Manuscript #1 often capitalizes nouns, such as “Earth” (vv. 1, 2, 5, and 6), “Gospel” (v. 2), “Mountain” (v. 2), and “Clothed” (v. 5), but these nouns are not capitalized in the McLellin document. Also, “and” is signified by “&” throughout Manuscript #1, while it is spelled out in McLellin. In Manuscript #1, “powerful” is spelled “powerfull,” “until” is spelled “untill” (v. 2); “wonderful” is spelled “wonderfull” (v. 4); and “honor” is spelled “honour” (v. 6). It also contains the crossed-out word “kingdom” in the final verse.

The Kirtland Revelation Book reads “one sent down from above on high,” where the McLellin document also has the words “on high,” but they are written on top of the word “Heaven.” In verse 1, only the Kirtland Revelation Book and the McLellin document read “whose voice is unto all men,” making the revelation more emphatically universal; all other sources lack the “all.” In verse 2, the Kirtland Revelation Book reads “hewed from,” whereas McLellin and the Evening and the Morning Star publications read “hewn from.” Most other sources read “cut out of,” while Manuscript #1 reads “hewn from cut out of.” In verse 3, the Kirtland Revelation Book is the only other source to agree with McLellin’s “coming of the bridegroom” and in not capitalizing “son of man” (v. 5).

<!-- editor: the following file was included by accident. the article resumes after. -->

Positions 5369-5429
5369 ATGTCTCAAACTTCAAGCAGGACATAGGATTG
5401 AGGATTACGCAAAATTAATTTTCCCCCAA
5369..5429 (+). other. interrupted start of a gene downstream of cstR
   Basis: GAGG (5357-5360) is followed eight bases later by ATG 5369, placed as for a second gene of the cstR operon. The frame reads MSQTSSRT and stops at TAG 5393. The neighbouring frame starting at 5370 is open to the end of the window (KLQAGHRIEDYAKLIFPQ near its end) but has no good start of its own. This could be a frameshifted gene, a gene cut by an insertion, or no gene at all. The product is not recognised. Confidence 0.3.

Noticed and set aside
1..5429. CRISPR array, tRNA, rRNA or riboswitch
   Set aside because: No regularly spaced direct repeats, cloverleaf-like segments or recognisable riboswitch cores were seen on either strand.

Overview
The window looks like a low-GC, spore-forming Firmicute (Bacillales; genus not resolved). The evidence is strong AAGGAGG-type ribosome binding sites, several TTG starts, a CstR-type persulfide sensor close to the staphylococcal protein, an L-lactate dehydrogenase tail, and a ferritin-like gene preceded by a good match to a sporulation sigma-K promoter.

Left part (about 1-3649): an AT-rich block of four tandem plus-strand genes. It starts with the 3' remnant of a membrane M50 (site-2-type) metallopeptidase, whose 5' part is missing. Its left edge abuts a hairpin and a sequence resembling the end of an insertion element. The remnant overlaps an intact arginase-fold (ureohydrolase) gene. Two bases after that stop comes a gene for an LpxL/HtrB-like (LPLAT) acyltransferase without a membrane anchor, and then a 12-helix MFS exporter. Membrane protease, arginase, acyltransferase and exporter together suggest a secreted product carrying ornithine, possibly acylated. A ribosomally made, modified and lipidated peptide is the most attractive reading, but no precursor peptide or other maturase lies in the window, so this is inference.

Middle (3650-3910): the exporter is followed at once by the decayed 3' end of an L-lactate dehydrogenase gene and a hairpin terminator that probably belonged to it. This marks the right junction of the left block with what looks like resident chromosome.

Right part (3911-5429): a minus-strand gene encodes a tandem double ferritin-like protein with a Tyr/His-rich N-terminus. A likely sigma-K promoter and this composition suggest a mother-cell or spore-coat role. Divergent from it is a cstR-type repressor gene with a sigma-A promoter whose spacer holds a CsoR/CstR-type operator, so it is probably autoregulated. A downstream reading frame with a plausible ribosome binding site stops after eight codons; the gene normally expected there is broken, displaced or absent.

In spite of several close similarities, the Kirtland Revelation Book also differs from McLellin in certain respects. In verses 1, 2, and 5, respectively, the Kirtland Revelation Book says “and make his paths,” “committed unto men,” and “set upon the earth,” while all other sources, including McLellin, do not contain the “and,” do not have the plural “men,” and put a space between “up” and “on.”

Finally, some aspects of the McLellin document are unique: It alone contains the information “on the 6th Matthew 10 verse,” and uses the spelling “Herken” (v. 1). “Sent down” (v. 1) is not found in any of the four early sources, although it appears in D&C (1844–46, 1852–1920) and Millennial Star 5 (April 1845): 163. McLellin alone reads, “keys . . . is committed” (v. 2); likewise, the words “which is” (v. 2) are not found in any of the early sources, but first appear in the Manuscript History of the Church (1841–43). In verse 2, only McLellin reads “until it hath filled”; all other sources use the word “has,” although Manuscript #1 says “hath has”; and in verse 5, “Heaven” is not capitalized in any source besides McLellin.